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"A Lay Person's Perspective on the Spiritual Life"
Thinking of life as a journey is a metaphor. We can think of life's journey in many different ways. From our beginning, life is taking us to a destination with challenging adventures along the way. Life may be seen as an ocean voyage across unknown depths, where storms occasionally toss us about as we seek the safety of calm shores. An old bluegrass song tells us that life is like a journey on a mountain railway with hills, tunnels, dangerous curves and the need of a brave engineer. For the 12 tribes of Israel, life was pretty much a continuous journey across the dessert (into and out of slavery) until they would finally reach the "promised land", their final home.
In the National Art Gallery, there is a group of four paintings depicting the "journey" of a man's life from childhood to old age. They are very moving works of art and in each the man is "traveling" via a small vessel on a body of water mostly resembling a river. In the first painting he is a young child just stepping off a dock into the boat. In the second he is a youth and he is recklessly running white water and laughing in the face of the tossing. In the third he is a full grown man in stature and is steadfastly sailing full speed ahead but with a keen eye to the stars. In the last he is a stooped old man, sitting in the vessel and calmly skimming the placid surface of the water. However, in each of these four paintings there is a spiritual presence behind or above him that is obviously protecting, guiding, encouraging and comforting the human in the vessel.
However you think of the progression of days through our earthly existence, our lives are marked by certain major events common to most folks, birth being the first and most significant one. Then there is the first day of school, the first recital (of whatever), followed by a graduation from high school, graduation from college, then the first job, perhaps marriage, the birth of a fist-born child, the death of a parent or loved one, and so on until the last and final event - passing from this life into eternity. These events are usually celebrated in one way or another - Perhaps by a party, a gathering over food and drink, a special service in church, or just a quiet moment alone to remember the significance of the event.
In the Church, the major events of our spiritual lives are marked by a set of "sacraments". These sacraments come at the major mile stones of our lives and serve to remind us of the significance of the event for our souls, and a celebration of the spirit at this stage of our "journey with God". "The sacraments are outward and visible signs of inward and spiritual grace, given by Christ as sure and certain means by which we receive that grace." The Book of Common Prayer, p.857.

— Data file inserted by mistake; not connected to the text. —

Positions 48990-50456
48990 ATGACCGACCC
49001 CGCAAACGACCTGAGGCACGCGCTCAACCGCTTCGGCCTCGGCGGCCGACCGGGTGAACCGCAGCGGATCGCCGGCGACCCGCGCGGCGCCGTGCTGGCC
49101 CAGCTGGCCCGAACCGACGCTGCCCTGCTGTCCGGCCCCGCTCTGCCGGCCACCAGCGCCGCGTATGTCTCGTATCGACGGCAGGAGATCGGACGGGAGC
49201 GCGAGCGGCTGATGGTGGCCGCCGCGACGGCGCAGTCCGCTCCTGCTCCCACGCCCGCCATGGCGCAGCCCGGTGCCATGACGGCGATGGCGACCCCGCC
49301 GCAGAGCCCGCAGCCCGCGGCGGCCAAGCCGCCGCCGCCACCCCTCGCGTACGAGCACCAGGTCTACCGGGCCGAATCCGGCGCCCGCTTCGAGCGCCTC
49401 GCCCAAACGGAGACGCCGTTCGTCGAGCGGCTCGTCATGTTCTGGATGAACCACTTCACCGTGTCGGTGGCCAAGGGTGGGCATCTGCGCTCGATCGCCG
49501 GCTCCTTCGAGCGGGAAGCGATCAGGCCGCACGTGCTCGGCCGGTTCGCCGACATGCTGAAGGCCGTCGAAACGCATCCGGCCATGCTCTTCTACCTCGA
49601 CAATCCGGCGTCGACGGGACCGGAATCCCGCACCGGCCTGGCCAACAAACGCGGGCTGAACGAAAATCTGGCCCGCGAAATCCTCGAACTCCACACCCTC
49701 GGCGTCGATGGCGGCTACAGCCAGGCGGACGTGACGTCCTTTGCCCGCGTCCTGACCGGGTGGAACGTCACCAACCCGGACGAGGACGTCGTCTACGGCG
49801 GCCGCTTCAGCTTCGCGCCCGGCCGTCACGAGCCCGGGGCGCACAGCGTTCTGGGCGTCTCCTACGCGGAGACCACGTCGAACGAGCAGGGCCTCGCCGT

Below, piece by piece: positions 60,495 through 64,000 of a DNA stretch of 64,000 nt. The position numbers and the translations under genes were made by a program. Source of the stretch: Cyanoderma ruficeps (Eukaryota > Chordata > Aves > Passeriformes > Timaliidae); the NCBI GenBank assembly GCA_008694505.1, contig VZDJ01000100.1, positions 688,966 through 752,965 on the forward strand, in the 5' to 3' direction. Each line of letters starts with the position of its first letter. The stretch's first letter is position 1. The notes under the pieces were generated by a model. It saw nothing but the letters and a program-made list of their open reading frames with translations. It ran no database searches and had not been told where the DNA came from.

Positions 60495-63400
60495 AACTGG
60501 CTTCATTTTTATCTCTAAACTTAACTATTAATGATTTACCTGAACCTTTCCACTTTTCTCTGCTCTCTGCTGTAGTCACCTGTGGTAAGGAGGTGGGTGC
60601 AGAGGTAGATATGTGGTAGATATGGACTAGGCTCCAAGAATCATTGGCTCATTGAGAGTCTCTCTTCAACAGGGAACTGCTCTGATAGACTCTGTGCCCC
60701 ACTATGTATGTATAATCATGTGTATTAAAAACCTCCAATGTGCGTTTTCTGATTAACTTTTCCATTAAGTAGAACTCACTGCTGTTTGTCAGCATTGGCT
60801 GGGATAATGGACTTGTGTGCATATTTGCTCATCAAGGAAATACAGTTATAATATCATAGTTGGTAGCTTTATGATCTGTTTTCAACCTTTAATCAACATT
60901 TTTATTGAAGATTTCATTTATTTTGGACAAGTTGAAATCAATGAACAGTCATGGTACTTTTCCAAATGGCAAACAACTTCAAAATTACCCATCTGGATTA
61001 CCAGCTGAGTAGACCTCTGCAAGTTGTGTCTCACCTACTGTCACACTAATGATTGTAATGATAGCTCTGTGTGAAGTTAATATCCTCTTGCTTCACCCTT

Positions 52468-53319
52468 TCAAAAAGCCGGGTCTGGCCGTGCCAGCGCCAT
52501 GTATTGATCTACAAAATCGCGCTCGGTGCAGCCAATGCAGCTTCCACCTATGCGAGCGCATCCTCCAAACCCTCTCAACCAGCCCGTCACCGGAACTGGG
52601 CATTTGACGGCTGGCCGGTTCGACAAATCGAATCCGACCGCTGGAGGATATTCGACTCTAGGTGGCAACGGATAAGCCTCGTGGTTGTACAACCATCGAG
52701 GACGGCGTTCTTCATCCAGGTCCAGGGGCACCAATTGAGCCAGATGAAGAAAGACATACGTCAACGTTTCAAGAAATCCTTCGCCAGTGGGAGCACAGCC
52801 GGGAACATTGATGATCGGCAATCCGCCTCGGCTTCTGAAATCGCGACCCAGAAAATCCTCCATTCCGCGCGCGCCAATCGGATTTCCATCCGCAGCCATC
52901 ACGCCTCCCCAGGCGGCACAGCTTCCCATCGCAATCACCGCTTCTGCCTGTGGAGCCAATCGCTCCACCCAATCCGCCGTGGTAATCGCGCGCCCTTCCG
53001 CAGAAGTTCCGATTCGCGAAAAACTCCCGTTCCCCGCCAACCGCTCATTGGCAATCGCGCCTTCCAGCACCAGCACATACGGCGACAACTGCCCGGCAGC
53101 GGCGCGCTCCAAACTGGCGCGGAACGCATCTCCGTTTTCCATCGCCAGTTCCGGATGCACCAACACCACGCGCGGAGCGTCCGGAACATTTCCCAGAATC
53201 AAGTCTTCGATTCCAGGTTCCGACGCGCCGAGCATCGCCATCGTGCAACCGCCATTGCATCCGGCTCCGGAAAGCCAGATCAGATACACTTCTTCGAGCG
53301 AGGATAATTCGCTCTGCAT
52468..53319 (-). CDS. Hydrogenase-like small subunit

"The purpose of a sacrament is to make us aware of a truth that is not self-evident so that we might benefit from it. Sacraments are symbolic, ritual acts of revelation. Sacraments, importantly, make something that is already true and available real for us, so that we might fully benefit from it... When an invisible reality is realized, or made real, that is a sacrament.
Or to put it another way - a sacrament is a point of connection between the invisible and visible - an outward and visible material sign of an inward and invisible nonmaterial reality."
Lillie R. Hardingham
There are 7 sacraments in the Episcopal Church:
Holy Baptism is one of the two major sacraments by which God adopts us as the children of God and makes us members of the Body of Christ, the Church, and inheritors of the Kingdom
Confirmation (or Christmation) is the sacrament of the Holy Spirit, the Holy Spirit whom Christ Jesus sent (John 16:7).
From time to time parents have asked me, "When is my child old enough to receive communion?" It's a common question for parents. Thank you for asking.
Matrimony, or Marriage, like Holy Orders, is a sacrament that consecrates for a particular mission in building up the Church, and that provides grace for accomplishing that mission.
God calls people to serve in different ways in the Bible. "Who will go for me and who shall I send?" asks God if Isaiah.
The Anointing of the Sick is the Sacrament given to seriously ill Christians, and the special graces received unite the sick person to the passion of Christ.
As you know, our most common form of Confession in Anglicanism takes place during the regular Sunday liturgy.